IRBIL, Kurdistan (Combined Sources) — Iraqi Kurdistan began pumping oil on Monday from Kurdish-controlled oil fields in northern Iraq through a pipeline to neighboring Turkey where it will be exported to overseas markets.
Workers turned on the pumps at northern Iraq’s Taq Taq oil field on Monday, sending oil flowing via pipeline to the Turkish port of Ceyhan on the Meditteranean Sea. The oil is being exported from the Taq Taq field in the province of Irbil. It is the first time Iraq’s semi-autonomous Kurdish region has officially exported oil out of the country.
“It is a historic date, a giant step,” Massoud Barzani, the president of Iraq’s Kurdish region, said at an opening ceremony.
The cooperation of neighboring Turkey has been critical for the export deal to go through. In the past, the Turkish government has vehemently opposed any move by the Iraqi Kurds to develop oil resources, because of Turkish fears that the oil revenues would allow the Kurds to establish an independent state.
In recent months, relations have improved dramatically between the Turks and the Iraqi Kurds. “Turkey is our economic partner. We are in a new era of friendship and cooperation, on the right path,” Ashti Hawrami, minister for natural resources in the Kurdish administration of northern Iraq said.
“We are proud of this success, and this achievement will serve the interests of all Iraqis, especially the Kurds.”
Nearly 100,000 barrels of oil were sent from the Taq Taq and Tawke oil fields to the national pipeline that carries it to the Turkish port of Ceyhan. Previously, oil pumped in the region was used for domestic consumption.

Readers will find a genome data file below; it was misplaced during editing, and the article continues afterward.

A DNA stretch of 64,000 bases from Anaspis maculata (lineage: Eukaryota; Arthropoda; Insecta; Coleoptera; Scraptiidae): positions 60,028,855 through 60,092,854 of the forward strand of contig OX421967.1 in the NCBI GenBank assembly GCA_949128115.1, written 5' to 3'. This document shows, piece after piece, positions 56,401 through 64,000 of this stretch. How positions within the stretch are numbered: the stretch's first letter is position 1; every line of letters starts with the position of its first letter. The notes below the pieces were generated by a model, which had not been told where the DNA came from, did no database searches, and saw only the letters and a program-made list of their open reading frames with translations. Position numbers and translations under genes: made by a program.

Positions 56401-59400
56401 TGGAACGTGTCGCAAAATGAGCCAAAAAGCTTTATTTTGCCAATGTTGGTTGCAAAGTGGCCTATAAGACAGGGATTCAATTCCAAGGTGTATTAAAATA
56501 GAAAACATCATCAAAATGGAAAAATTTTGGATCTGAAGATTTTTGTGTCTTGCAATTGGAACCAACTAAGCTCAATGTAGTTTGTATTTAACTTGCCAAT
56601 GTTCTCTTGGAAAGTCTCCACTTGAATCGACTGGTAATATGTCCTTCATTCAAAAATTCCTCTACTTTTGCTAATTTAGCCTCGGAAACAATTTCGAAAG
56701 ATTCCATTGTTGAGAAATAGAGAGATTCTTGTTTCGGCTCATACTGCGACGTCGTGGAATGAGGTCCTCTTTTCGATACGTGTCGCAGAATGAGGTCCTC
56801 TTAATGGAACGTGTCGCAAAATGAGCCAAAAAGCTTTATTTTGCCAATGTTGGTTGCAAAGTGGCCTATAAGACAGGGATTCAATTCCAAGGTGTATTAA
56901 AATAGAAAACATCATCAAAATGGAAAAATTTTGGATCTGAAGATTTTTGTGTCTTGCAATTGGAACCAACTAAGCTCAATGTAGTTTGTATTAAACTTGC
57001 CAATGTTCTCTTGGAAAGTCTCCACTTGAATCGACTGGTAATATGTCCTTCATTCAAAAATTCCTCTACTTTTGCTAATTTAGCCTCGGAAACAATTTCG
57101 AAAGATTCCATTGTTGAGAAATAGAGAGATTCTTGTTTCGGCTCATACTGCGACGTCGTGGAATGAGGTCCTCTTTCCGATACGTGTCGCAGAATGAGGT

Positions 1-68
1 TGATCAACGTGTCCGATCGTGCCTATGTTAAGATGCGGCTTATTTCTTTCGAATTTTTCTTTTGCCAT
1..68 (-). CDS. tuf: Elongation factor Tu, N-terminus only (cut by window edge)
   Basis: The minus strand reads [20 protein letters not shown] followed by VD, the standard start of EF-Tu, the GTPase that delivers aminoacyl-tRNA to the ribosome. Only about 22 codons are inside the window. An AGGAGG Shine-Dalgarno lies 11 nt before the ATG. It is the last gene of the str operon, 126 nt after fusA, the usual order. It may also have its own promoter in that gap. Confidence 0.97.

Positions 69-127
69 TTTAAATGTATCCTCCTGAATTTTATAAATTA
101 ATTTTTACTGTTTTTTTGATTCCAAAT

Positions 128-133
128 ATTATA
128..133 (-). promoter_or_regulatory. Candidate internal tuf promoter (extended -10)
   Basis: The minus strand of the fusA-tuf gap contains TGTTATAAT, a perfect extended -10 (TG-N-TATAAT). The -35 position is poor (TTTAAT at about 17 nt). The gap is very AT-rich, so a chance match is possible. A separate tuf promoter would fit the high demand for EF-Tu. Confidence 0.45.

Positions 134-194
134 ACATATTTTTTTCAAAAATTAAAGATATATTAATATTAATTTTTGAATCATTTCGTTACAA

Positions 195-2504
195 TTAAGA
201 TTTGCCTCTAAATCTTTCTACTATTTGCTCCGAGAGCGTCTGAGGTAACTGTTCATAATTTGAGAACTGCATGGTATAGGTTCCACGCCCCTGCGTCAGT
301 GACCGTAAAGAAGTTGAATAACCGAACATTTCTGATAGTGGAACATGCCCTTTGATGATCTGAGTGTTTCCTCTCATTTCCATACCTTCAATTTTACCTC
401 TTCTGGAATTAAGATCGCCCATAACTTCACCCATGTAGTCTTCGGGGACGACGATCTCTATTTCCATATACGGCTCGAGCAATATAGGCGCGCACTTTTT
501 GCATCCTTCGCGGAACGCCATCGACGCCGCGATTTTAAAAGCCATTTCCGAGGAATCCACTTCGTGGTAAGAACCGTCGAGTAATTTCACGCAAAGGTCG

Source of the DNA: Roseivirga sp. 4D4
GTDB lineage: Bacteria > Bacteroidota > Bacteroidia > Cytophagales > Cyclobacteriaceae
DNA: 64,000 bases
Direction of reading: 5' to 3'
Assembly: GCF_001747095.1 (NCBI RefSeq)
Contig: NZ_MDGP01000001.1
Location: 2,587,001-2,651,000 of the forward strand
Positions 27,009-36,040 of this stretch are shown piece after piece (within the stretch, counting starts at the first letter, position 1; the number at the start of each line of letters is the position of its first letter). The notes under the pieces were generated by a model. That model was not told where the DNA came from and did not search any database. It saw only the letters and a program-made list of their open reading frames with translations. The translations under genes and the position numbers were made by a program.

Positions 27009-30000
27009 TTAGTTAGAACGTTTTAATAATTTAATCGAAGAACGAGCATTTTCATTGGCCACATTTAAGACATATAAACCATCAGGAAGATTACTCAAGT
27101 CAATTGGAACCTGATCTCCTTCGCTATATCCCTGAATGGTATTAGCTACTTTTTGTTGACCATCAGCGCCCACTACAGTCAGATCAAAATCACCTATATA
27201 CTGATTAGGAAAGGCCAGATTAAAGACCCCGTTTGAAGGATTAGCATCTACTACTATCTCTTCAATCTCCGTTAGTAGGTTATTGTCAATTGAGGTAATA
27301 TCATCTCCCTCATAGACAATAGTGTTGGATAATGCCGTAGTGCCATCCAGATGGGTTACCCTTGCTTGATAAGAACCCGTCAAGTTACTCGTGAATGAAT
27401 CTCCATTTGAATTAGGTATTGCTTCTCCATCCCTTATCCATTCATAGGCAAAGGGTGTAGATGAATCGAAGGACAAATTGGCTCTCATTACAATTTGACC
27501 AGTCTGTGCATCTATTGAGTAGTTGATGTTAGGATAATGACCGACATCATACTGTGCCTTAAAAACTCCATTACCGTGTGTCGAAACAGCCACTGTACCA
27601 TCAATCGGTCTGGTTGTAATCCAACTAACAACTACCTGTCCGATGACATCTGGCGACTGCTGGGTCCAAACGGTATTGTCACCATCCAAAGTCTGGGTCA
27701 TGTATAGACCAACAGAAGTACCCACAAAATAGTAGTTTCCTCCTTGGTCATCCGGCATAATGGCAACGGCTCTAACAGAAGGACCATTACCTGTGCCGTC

About 40,000 barrels per day will initially be sent from Taq Taq, which is in a remote area of Irbil, with another 60,000 barrels a day from the Tawke field in nearby Dahuk province.
The two fields are expected to reach a total capacity of 250,000 barrels per day within a year and 1 million barrels per day in the coming two to three years, said Khalid Saleh, a spokesman for the region’s Natural Resources Ministry.
Iraq currently produces about 2.4 million barrels of oil per day and exports about 1.9 million — most from ports in the Shiite south.
The Kurdish exports represent a breakthrough after months of bitter disputes between the Kurds and the Arab-dominated central government over the country’s oil riches.
The two sides had been at loggerheads over nearly two dozen deals signed by the Kurds after the U.S.-led invasion in 2003 and foreign companies.
The Baghdad government maintained those deals were illegal since it had not approved them. The Oil Ministry threatened to blacklist the international companies involved.
But facing a budget crisis due to falling oil prices, the central government earlier this month approved the Kurdish plans to export crude. Oil prices pushed to nearly $68 a barrel on Monday but remained well below last summer’s high of $150.
According to the agreement, revenues will be deposited in a federal account. The Kurds will receive 17 percent, the share allotted to them in the federal budget.
Kurdish officials and their foreign partners are now looking at the possibility of exporting natural gas from Iraqi Kurdistan, through Turkey, to gas-hungry markets in Europe.
Officials in Iraq’s Oil Ministry, however, say such a deal would require permission from the Iraqi central government.